|Publication number||US6107880 A|
|Application number||US 09/129,927|
|Publication date||Aug 22, 2000|
|Filing date||Aug 6, 1998|
|Priority date||Aug 6, 1998|
|Also published as||WO2000008750A1|
|Publication number||09129927, 129927, US 6107880 A, US 6107880A, US-A-6107880, US6107880 A, US6107880A|
|Inventors||Michael Joseph Shaw|
|Original Assignee||Motorola, Inc.|
|Export Citation||BiBTeX, EndNote, RefMan|
|Patent Citations (8), Referenced by (35), Classifications (7), Legal Events (9)|
|External Links: USPTO, USPTO Assignment, Espacenet|
The present invention relates generally to power amplifier circuits, and more specifically to increasing the linearity of the phase and gain of a power amplifier circuit by varying the supply voltage levels.
Amplifiers are devices, which ideally increase the strength of an input signal without appreciably altering the input signal's other signal characteristics. However amplifiers often perform in a manner which is less than ideal. Amplifiers often introduce some distortion of amplitude and phase into the amplified output signal. This is because amplifiers typically contain circuit elements having inherent non-linear characteristics.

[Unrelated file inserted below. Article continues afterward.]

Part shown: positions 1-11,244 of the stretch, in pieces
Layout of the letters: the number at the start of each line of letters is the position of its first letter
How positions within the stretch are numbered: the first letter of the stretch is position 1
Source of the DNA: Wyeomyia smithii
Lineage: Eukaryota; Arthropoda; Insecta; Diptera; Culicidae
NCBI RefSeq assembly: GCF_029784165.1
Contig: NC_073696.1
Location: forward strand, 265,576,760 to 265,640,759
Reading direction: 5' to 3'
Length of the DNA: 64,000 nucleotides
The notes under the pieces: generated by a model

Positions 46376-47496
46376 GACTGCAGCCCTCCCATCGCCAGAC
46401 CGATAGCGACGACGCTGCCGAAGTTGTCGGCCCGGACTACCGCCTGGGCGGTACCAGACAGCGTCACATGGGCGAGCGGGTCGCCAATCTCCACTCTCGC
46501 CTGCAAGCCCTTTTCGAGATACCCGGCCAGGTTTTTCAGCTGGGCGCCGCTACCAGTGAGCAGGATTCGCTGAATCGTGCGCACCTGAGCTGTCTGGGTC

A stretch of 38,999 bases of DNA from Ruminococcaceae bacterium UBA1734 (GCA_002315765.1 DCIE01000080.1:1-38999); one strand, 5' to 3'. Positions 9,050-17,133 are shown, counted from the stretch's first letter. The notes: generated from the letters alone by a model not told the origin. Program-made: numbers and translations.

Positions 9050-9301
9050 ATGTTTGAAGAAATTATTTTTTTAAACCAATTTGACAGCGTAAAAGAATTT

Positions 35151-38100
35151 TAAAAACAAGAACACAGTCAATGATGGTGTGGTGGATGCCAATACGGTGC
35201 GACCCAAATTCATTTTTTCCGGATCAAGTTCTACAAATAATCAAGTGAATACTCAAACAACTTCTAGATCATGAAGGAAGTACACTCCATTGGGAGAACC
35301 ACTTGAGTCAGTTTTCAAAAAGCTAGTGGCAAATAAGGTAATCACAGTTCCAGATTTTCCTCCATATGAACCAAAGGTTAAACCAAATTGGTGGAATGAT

In order to reduce unwanted distortions and increase linearity, previous amplifier circuits have made use of linearization techniques, including a linearization technique called feed forward. One such example of a feed forward linearization technique, provides for an input signal which is sampled prior to amplification. A pilot signal is then added to the input signal forming a combined signal. The combined signal is then amplified, which introduces the inherent non-linearities of the amplifier into an amplified combined signal. The sampled input signal is then subtracted from the amplified combined signal to determine the distortion in the sampled amplified signal and an error signal is produced.